owned by 20% of the population.
When we shift this model to a sales
environment, we find that 20% of your
customers produce 80% of your results.
Likewise, in time management, 20% of your
time produces 80% of your results.
Applying the Pareto Principle
Invest 80% of your energy on the 20% of your activity that
makes a difference, and prioritize other tasks behind it.
Another way to look at it is are your hours billable? Will the task
you’re completing lead directly to gross profit? If not, change
What does it mean for…
If your 20% is candidate
generation, focus your efforts
on time management, sourcing,
screening and submittals, as
well as ongoing training for
advanced sourcing techniques
and messaging that gets
If 80% of your fills come from
20% of your candidates,
building strong relationships
with your 20% is vital to your
If your 20% is connecting with
qualified prospects, focus your
efforts on territory management,
prospect research, time
management and active
prospecting, as well as ongoing
training for prospecting
techniques and messaging that
If 80% of your opportunities come
from 20% of your prospects,
building strong relationships and
qualifying effectively with your
20% is vital to your success.
Questions to ask yourself when approaching tasks:
How much time and/or effort will it take me?
How much value (i.e. revenue) does it have the potential of
Is there a deadline involved?
Does it require collaborating with other people?
Turn off Notifications and
Communicate your “focus
Schedule your tasks.
Set realistic goals.
Silence the perfectionist!
Take care of yourself – eat,
drink water, exercise and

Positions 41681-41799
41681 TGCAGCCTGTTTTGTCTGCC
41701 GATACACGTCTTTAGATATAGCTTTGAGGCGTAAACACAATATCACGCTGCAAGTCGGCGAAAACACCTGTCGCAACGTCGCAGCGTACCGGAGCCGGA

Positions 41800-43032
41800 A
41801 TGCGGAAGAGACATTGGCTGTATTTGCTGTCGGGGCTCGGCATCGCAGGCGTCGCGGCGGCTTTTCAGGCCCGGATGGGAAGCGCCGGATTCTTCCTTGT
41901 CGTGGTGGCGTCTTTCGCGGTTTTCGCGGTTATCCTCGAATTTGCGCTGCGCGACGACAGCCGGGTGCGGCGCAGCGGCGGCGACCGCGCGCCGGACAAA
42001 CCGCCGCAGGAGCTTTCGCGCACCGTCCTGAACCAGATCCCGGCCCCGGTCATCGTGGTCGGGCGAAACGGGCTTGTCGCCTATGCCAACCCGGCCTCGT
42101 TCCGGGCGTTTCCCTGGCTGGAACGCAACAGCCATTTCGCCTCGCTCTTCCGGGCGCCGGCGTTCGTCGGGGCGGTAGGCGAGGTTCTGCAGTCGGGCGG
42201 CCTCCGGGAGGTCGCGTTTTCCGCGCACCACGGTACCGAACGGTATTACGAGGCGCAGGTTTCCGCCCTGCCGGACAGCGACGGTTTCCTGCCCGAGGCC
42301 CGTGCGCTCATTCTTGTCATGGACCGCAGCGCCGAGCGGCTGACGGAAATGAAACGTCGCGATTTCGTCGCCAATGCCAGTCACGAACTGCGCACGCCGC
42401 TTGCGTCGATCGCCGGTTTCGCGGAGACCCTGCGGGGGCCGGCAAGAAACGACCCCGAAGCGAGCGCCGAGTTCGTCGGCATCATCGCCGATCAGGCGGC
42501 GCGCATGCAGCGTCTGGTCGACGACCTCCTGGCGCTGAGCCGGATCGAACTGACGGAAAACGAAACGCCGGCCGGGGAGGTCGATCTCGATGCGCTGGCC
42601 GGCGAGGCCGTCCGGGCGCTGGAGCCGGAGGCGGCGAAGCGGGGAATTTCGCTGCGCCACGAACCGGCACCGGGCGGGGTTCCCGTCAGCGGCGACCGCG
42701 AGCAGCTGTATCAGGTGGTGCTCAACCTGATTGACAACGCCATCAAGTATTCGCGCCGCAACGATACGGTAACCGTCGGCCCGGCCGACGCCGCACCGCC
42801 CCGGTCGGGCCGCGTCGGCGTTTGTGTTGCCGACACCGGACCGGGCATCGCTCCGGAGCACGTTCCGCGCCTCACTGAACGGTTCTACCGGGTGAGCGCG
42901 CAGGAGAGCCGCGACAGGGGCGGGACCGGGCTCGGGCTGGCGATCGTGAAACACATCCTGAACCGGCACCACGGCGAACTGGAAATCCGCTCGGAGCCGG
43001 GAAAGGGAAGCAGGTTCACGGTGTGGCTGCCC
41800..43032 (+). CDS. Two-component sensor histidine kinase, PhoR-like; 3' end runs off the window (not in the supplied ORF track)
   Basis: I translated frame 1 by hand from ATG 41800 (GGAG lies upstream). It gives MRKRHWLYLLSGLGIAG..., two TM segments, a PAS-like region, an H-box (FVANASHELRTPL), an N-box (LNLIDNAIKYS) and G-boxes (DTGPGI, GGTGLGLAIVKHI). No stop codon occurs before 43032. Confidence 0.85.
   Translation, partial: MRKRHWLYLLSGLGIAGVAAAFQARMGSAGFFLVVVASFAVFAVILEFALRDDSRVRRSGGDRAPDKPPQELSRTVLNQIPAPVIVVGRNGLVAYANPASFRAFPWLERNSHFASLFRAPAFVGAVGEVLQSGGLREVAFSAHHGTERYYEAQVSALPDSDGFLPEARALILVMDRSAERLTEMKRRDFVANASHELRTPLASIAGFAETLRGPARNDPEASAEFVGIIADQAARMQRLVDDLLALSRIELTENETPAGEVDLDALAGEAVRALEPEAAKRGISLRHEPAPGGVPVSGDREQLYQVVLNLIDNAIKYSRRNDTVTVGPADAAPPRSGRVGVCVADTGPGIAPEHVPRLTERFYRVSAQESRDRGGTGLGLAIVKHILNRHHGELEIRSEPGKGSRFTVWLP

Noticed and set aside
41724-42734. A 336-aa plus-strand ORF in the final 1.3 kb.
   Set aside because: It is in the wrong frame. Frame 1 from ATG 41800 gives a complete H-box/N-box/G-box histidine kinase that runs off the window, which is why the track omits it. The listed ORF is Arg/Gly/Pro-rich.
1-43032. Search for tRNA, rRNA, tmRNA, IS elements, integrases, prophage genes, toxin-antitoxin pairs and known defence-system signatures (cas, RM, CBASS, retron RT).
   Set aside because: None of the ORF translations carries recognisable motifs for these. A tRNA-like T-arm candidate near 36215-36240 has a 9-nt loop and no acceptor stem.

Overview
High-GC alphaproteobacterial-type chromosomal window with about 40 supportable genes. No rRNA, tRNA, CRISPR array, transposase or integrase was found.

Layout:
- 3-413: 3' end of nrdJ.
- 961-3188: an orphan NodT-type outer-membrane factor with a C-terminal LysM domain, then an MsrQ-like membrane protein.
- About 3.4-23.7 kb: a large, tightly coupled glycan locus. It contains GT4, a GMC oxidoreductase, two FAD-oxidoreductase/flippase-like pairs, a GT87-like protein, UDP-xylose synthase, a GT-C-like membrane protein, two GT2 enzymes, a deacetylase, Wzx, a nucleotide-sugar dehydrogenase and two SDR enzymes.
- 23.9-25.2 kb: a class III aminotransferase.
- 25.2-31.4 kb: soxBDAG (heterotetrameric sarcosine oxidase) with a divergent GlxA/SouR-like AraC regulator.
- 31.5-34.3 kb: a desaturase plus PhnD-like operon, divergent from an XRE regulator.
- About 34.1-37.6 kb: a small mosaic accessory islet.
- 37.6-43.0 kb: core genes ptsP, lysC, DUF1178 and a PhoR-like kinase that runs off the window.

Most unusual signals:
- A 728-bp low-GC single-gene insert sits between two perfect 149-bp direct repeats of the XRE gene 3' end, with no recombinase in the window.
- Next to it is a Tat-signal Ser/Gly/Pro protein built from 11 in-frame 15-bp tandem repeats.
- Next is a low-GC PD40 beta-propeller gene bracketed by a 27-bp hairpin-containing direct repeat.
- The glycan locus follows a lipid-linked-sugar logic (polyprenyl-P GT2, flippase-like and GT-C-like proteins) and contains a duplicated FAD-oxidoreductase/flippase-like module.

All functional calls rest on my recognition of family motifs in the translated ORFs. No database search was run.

Hug your dog, child or stuffed
Be afraid to say “no” – if we
take on too much, then can’t
complete it (or complete it with
the quality we expect), we feel
Sweat the small stuff – it’s easy
to be overwhelmed with a lot of
Stress about things that are out
of your control.
Push off your “focus time”
unless there is an absolute
emergency. It has to stay
sacred, or it will never get
Source: “23 Best Productivity Hacks,” Larry Kim, Inc.
1. Choose a task you’d like to get done.
2. Set the “pomodoro” for 25 minutes.
3. Work on the task until the timer rings.
4. Take a short break.
5. Every 4 pomodoros, take a longer
No interruptions or distractions during
the pomodoro. Email and IM can wait.
Close Outlook, turn off notifications on
your phone and check them at the end
of the pomodoro.
The name is kind of stupid (it was
named for a tomato timer), so you
don’t have to call it a pomodoro. Make
up your own name!
Developed by Francesco Cirillo
The Four D’s
Delete (or drop): Scan through all your
emails and delete unwanted emails without
Delegate: If someone else can perform a
task at least 2/3 as well as you, delegate it.
If you find you don’t have anyone to
delegate to, can you start training someone
or outsource the task?
Defer: Some tasks can be done later, but
no later than the last responsible moment.
Do: Buckle down and get the task done.
But before working on something, prioritize
tasks to only work on one thing at a time.
TIP: Creating a “not-to-do” list can be as
powerful as a “to-do” list!
Source: “4Ds Time Management,” Wan How, LinkedIn Pulse
The Art of Getting
By David Allen
The Science Between Task Interruption and Time
Management, Halvor Gregusson
4Ds Time Management: Delete, Delegate, Defer, Do, Wan How
Time Management Training Doesn’t Work, Maura Thomas
How (and Why) to Stop Multitasking, Peter Bregman
How to Use Batching to Become More Productive, Joshua
23 Best Productivity Hacks of the Year, Larry Kim
Top 15 Time Management Apps and Tools, Kirstin O’Donovan